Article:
Gorillaz co-founders Damon Albarn and Jamie Hewlett have been working on a return to the world stage with the band, and a new album is on the horizon, but today’s release “Hallelujah Money,” which features Benjamin Clementine, is a timely precursor to that record, which comes later in the year. It’s a musical statement to capture a moment in time, to question the impact of Trump’s inauguration and to mourn the prioritization of power and greed in our current world. Still, it’s the first new music from the band in six years, since the release of their 2011 record The Fall.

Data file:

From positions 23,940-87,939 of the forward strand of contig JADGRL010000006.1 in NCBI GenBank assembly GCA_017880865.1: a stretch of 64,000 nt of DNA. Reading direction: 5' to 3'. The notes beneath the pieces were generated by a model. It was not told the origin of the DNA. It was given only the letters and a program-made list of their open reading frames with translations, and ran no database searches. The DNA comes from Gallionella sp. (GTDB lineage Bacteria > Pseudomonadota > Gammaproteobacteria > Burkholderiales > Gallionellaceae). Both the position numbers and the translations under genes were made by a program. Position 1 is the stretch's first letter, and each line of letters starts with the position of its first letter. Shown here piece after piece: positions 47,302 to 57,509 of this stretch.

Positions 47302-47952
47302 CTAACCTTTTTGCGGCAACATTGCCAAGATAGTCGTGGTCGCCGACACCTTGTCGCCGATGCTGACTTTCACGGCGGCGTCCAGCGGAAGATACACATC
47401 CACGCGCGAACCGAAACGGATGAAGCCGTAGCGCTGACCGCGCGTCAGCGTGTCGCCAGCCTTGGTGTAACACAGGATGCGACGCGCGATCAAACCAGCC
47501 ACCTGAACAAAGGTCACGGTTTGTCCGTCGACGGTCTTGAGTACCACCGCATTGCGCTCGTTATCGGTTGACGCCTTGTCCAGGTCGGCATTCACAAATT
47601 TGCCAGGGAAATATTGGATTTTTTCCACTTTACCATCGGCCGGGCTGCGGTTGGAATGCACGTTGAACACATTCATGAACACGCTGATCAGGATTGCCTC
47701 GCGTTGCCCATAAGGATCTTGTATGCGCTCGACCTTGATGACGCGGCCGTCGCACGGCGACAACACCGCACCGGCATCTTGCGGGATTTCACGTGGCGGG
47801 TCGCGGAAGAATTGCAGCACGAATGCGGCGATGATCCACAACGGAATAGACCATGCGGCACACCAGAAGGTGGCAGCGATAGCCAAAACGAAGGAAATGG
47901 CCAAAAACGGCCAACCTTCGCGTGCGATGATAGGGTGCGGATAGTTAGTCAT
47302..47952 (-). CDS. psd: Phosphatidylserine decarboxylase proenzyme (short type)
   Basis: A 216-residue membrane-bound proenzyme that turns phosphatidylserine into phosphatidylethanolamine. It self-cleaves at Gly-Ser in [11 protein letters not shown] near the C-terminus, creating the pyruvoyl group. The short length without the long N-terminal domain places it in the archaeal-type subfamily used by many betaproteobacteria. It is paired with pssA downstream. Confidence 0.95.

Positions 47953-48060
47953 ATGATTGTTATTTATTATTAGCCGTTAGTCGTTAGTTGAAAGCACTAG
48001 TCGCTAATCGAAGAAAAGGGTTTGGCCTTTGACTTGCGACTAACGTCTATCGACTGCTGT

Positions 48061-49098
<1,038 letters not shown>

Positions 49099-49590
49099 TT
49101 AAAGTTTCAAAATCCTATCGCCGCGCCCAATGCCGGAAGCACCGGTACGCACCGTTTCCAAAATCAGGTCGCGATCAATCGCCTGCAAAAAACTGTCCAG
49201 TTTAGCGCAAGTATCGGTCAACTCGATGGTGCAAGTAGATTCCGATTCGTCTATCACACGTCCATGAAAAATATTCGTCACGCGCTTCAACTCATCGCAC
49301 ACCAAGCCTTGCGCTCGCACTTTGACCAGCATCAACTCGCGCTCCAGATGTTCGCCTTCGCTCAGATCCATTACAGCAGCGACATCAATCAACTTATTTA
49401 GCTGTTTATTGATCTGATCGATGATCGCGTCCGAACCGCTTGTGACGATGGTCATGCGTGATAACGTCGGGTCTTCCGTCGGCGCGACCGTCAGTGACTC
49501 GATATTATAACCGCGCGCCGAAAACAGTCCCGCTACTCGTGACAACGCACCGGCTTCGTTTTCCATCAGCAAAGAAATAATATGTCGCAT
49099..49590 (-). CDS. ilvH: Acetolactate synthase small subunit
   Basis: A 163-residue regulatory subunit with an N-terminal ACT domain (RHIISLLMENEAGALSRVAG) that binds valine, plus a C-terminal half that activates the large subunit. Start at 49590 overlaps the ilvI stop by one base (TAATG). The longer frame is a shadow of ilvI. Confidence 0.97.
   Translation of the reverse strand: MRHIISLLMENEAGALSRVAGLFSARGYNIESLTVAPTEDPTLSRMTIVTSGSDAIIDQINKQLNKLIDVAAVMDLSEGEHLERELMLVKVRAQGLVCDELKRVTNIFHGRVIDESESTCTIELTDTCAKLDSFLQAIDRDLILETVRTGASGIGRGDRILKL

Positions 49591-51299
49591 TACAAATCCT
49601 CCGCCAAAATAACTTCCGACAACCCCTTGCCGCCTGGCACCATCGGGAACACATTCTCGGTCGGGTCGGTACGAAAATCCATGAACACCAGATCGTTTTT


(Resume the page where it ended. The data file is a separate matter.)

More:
Protests against Trump have risen out of his clear business conflicts which he refuses to set aside during the term of his presidency, lewd, sexist behavior and comments toward women, immigration policies that are marked by stereotypical and xenophobic language, and tacit acceptance of the support of white supremacist factions within the US.
If there was ever a time for a call to interrogate the prevalence of prejudice and corruption, it is now, and the new Gorillaz track uses vivid apocalyptic and allegoric imagery to comment on the situation — and goes further with chilling, twisted lyrics such as “love is the root of all evil.” It is both a commentary on America and the rest of the world.